The Clou Red and Blue used to be the only choices in town if you wanted to replace your HD-580/600’s cable. Despite the fact that I found the Clou Red to be a sonic improvement over the stock cable, it wasn’t enough of an improvement to my ears to make dealing with its stiffness, weight, and tacky outer covering worth it. Faced with what I feel are two much more able competitors in the Stefan AudioArt Equinox and the Cardas cables, I can’t recommend the Clou Red Jaspis in its current version.

Based on my preferences and my experience with these cables in my rig, I’d recommend the Equinox for those who listen to a lot of poorly mastered CD’s -- yeah, I’m talking to you, 80’s pop/rock fans. I also recommend the Equinox to those who simply prefer their music with a warmer, more polite presentation. Let’s face it -- some folks just don’t dig the brutal honesty of totally revealing. The Equinox also presents a large, open, airy soundstage if the recording and the rest of the equipment permits. I will likely buy a custom length Equinox for my second set of HD-600s for when I need the soft, forgiving touch of this cable.

Overall, the Cardas cable is my first choice of the three for my main rig. It is very revealing without sacrificing musicality. It also throws a mighty soundstage, if not quite as cavernous as the Equinox. The Cardas' treble extension is truly something to behold -- it really takes the HD-600s to the another level in terms of high frequency extension and timbre. The Cardas would be my first recommendation to those listening mostly to good to reference quality recordings. I also think HD-580/600 owners who listen primarily to classical and jazz should give the Cardas a try first. I've already got my name in the hat to buy a production model the moment it’s available. Keep in mind that the prototype I reviewed did not have the new, fancier crosstalk-fighting plug that Cardas is developing, so Cardas fully expects production models to be even better still -- I'll report on the production version soon after it arrives.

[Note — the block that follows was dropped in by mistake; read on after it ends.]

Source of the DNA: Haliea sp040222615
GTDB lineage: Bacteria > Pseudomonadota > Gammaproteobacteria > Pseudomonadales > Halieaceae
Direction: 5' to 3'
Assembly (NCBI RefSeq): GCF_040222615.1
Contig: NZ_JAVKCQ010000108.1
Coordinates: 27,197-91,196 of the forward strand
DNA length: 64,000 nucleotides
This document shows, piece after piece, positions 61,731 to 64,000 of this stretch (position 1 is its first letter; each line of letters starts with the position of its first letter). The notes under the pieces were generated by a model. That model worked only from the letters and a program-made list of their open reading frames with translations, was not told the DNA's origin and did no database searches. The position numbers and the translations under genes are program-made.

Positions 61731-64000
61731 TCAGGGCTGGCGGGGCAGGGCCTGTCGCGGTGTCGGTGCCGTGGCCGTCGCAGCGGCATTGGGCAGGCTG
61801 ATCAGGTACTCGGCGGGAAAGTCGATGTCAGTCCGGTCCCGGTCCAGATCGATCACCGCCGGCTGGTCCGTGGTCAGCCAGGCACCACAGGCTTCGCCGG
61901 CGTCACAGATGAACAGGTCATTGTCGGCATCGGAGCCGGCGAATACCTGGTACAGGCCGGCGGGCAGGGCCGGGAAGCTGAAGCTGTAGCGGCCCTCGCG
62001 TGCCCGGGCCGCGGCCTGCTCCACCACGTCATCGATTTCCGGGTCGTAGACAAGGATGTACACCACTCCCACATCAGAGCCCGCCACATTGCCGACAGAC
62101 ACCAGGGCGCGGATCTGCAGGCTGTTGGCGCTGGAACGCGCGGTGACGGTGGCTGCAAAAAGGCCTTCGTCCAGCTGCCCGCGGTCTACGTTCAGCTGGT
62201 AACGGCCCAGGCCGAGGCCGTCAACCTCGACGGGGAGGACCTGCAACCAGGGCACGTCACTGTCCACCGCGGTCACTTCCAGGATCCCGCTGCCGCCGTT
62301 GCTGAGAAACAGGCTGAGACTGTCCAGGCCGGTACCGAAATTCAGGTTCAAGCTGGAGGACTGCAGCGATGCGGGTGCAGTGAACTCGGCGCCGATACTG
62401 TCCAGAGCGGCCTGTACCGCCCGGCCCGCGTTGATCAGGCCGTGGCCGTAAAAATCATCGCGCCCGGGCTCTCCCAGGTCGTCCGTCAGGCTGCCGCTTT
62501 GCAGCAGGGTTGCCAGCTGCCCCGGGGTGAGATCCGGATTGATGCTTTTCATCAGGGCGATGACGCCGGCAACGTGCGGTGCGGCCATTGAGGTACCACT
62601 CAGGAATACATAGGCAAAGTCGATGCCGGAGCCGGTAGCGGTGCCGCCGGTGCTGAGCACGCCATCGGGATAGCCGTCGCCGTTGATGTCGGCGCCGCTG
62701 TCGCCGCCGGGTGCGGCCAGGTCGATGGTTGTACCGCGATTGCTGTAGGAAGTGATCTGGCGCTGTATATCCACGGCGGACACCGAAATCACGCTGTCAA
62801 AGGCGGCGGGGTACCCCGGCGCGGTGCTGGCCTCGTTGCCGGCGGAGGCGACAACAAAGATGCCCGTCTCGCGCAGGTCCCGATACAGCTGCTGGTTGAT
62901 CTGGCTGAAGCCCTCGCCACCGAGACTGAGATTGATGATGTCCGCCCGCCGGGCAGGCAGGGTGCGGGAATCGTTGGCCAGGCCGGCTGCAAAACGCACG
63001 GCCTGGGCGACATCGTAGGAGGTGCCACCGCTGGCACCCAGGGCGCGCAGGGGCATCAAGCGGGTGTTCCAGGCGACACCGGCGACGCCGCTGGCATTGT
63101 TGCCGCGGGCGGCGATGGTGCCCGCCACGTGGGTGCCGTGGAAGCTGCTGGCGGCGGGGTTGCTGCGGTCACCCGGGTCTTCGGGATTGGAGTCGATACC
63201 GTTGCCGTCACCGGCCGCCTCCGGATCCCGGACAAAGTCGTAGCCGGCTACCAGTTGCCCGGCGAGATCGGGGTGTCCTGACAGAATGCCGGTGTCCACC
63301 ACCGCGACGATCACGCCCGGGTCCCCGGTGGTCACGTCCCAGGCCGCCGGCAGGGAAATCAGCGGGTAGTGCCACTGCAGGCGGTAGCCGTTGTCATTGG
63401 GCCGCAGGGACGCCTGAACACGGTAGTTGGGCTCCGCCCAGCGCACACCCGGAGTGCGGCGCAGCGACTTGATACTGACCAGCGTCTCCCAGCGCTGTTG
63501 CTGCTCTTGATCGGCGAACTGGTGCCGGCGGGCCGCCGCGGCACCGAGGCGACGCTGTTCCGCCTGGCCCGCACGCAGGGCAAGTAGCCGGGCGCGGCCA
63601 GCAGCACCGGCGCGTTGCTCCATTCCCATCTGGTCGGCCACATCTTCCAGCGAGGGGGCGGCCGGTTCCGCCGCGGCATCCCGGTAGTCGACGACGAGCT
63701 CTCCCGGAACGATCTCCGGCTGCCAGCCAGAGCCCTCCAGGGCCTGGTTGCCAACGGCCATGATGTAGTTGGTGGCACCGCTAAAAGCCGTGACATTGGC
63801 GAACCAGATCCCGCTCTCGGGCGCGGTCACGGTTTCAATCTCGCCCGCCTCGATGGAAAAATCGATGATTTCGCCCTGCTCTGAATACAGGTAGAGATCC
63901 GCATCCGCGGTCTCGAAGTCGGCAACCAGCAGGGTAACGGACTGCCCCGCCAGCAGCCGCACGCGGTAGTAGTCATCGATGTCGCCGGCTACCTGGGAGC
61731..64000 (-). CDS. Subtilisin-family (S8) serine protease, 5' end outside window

If you’ve read this lengthy review this far, you must be a dedicated HD-580/600 owner. Just remember, friends, that the cable comes off our headphones, and you do have choices.

Associated Equipment
  • Digital Sources: Sony SCD-C333ES SACD/CD player
  • Headphone Amplifier: HeadRoom Max (2001 model
  • Headphones: Sennheiser HD-600
  • Cables: Interconnect: Cardas Neutral Reference, Acoustic Zen Silver Reference. AC: Acoustic Zen Tsunami, BPT C-7, Tara Labs RSC Air
  • Miscellaneous: Price Wheeler Brick Wall PW8R15AUD series mode surge filter / power conditioner. BPT (Balanced Power Technologies) BP-3 dual balanced power isolator.